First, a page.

The segments of Envirobot are identical so that the joint can oscillate in water. The head coordinates the motion of different segments in order to create a serpentine pattern which propels the whole robot. Its job when fully developed will be to guard water bodies on its own looking for pollution and toxins.
It can also send data to computers in real time as it swims. Its tiny chambers get filled with water as the robot swims through water. Envirobot is more efficient and accurate as it can collect water from multiple spots in a lake or river. It will be used as a measure to detect metals as they can harm people and aquatic life.

Instead of having a measurement station somewhere or going out to take a sample and bringing it back to the lab, the robot will actually slither in water bodies and measure a number of water quality parameters in real time. Envirobot is better than conventional propeller-driven underwater robots as it is less likely to get in branches and algae when they move around.

Each segment of the Envirobot is unique so as to enable it to perform all kinds of water tests at the same time. For instance one segment measures very general quality parameters like temperature, conductivity, pH, oxygen level, so as to say whether water quality is good or not. Other segments carry bacteria, fish cells and even tiny water fleas that can react to toxins and insecticides in the water body.

The researchers’ ultimate goal is to create a full-time autonomous pollution sniffing robot and prevention of water pollution. What they are yet to achieve is to enable the Envirobot to by itself locate the source of the pollution. This will help to measure and decide where to go next which is a very challenging project. Given the amount of waste that is being dumped or pumped into the world’s waterways, it is a very worthy goal.

– prepared by Harsimran Kaur of NewsGram. Twitter @Hkaur1025

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The Popular Recycled Wastewater Treatment Plants Get a Go Signal in India

From toilet to tap, the future of drinking water is here. After Singapore and Orange County USA, India to adopt recycled wastewater treatment system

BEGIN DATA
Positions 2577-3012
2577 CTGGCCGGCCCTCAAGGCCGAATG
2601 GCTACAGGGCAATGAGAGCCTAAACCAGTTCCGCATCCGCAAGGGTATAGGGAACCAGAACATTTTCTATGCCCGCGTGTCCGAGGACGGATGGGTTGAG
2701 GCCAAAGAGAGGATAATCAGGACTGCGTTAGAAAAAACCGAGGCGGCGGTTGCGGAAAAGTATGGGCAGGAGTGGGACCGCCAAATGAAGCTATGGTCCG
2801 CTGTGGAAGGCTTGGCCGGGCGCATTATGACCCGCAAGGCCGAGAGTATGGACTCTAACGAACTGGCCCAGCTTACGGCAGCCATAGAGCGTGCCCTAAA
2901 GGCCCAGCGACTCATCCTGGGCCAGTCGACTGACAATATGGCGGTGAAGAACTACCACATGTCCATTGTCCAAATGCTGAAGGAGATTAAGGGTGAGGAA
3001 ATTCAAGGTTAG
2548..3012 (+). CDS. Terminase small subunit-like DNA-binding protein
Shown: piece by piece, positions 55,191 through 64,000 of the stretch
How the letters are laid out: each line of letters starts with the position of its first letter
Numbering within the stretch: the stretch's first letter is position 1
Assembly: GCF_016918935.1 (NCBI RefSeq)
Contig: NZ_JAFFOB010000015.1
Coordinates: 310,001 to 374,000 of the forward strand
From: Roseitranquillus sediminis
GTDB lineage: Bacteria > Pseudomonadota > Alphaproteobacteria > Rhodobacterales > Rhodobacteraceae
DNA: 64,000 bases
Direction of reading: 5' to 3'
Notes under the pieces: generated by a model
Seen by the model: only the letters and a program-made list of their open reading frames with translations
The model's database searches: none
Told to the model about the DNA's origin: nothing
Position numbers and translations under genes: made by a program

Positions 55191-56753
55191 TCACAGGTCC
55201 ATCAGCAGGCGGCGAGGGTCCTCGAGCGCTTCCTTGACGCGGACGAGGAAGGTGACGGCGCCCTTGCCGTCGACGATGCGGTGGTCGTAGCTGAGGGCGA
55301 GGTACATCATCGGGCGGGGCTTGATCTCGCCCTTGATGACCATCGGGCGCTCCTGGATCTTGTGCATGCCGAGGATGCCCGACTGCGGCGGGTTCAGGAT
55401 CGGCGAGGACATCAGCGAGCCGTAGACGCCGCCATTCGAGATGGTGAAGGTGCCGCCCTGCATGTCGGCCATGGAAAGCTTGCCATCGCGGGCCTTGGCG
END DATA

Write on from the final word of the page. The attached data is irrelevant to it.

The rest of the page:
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Waste water treatment
Wastewater Treatment Plant. Pixabay
  • Delhi to get India’s first ever recycle wastewater treatment plant, after it became significantly popular in Singapore and Orange County
  • Sujala Dhara plant set up by Absolute Water, in collaboration with Delhi Jal Board and SANA
  • Non-potable use of the treatable water to be promoted extensively by Delhi Government

New Delhi, August 3, 2017: The capital has been suffering a water crisis for a while now, it was only a while back that a report warned the residents that 70 percent of the water in the capital was polluted and unfit to drink. After the spike in the industrial pollutants in the Yamuna river forced the Delhi Jal Board to take action by cutting 50 percent of water supply from two major water plants in Delhi.

After the reports were verified, it was evident that most of the water that the locals were consuming was diluted wastewater. There have been many short term preventive measures already been taken but in the long run, people are still unwilling to consume the recycled wastewater, even though half of the consumption currently is polluted by industrial and chemical waste.

The founder of Third World Center for Water Management said in an interview that, in Singapore, over 50 lakh residents have accepted it as a solution. Dependent on Malaysia for up to 50 percent of its water, Singapore decided that it was better to be self-reliant. With this ‘NEWater treatment plants’, it has not only managed that but also become a hub for advanced water research. A similar effort is also being done on an extensive scale in Orange County Water District in the US.

Delhi Jal Board approves a recyclable water treatment plant for potable and non-potable use Click To Tweet

Rahul Jha of Absolute Water, the water wing of Chemical System Technologies says that “Astronauts do it abroad stations”, Absolute Water develops technology which renders wastewater into potable water. In collaboration with Delhi Jal Board and Social Awareness, Newer Alternatives (SANA) they have established a plant called Sujala Dhara, at the Keshopur Sewage Treatment Plant in July 2015. At a cost of Rs 55 lakh, this plant can produce over 4000 liters of clean water every hour. The plant will be monitored by Delhi Jal Board, while agencies like Central Pollution Control Board have already given it a go.

The wastewater purification process not only reduces the waste discharged into the river bodies but also amounts to 15 percent of raw water remaining after purification, which is rich in nutrients like potassium and nitrogen and can be used as a liquid fertilizer. Even though the people are not yet accepting of this method of purification in India, and the practice won’t be as widely popular as it is in Singapore but the recycled water can be used for domestic needs.